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Re: Proposal for the transition timetable for the move to GIT

Le 29/12/2019 à 12:02, Richard Biener a écrit :
On December 29, 2019 11:41:00 AM GMT+01:00, Segher Boessenkool <> wrote:
On Sun, Dec 29, 2019 at 02:40:45AM +0100, Julien FrnchFrgg Rivaud
Oh, I'm not talking about historical merges.  I'm saying we
shouldn't do
future merges, where we can help that.  It disagrees with our
"submitting patches" protocol.
I don't see how that can be correct. Linux is heavily "submitting
patches" based, with stringent reviews on LKML, yet heavily uses

Linux has most development done in separate trees, one for each
That is not how GCC works.

I was talking about , see heading
"submitting patches" :-)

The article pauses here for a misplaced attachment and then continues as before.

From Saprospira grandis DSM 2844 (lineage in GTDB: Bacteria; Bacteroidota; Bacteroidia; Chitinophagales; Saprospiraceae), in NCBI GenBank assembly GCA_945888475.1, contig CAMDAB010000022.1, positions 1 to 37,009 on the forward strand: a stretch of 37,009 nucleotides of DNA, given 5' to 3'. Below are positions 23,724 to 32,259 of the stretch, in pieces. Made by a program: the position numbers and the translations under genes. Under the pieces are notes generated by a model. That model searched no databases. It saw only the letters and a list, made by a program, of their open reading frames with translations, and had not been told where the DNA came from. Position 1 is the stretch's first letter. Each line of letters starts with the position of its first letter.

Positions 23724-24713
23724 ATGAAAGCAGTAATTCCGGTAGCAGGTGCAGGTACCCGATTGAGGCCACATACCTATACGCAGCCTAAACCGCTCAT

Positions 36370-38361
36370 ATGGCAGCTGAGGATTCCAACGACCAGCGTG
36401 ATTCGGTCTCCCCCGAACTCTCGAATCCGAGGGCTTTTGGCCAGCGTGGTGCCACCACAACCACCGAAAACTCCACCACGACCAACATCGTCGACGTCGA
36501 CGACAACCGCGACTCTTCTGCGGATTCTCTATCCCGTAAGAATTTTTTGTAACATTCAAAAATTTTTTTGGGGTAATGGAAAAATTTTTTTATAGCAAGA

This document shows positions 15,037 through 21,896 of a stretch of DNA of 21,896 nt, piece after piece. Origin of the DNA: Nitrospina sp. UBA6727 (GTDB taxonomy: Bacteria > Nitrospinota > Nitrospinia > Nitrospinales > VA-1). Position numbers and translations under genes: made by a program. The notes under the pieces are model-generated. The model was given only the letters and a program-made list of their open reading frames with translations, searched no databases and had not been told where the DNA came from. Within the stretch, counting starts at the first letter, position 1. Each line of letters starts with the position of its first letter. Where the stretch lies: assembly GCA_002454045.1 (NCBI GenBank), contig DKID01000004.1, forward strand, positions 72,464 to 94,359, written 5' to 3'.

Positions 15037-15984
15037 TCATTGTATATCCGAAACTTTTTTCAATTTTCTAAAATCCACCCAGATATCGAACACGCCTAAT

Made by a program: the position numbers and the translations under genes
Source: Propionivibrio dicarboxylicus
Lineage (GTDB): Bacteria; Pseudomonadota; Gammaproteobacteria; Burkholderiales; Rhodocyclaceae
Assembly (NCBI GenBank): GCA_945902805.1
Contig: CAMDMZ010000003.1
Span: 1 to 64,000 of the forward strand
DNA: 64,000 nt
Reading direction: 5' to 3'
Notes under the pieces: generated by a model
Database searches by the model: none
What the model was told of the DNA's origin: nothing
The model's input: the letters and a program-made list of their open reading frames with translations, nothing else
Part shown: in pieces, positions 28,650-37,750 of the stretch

Nothing should ever be flattened to a single commit.  But before
hit trunk, the patch series can be made nicer than it was at the
of its development.
I quite agree with that, and it resonates with my TL;DR chunk of text

Yup.  Rebasing is superior to merging in many ways.  Merging is
if there is parallel development of (mostly) independent things.
aren't that, usually: they can be rebased easily, and they should be
for review anyway.

It is very easy to use merges more often than is useful, and it hurts.
For bisecting trunk a merge would be a single commit, right?
Not exactly. It will if the bug was not introduced by the merge, but if so then "git bisect" will start looking at individual commits in the branch, which is IMHO very good. It is far easier to have a bug pinned to a single change (or say 5-6 commits, if all were not buildable or testable), than a whole branch. At worst, no commit is testable in the branch except the last, and git will say that the bug was introduced in the branch, which is not worse that what you'd get without a merge commit.


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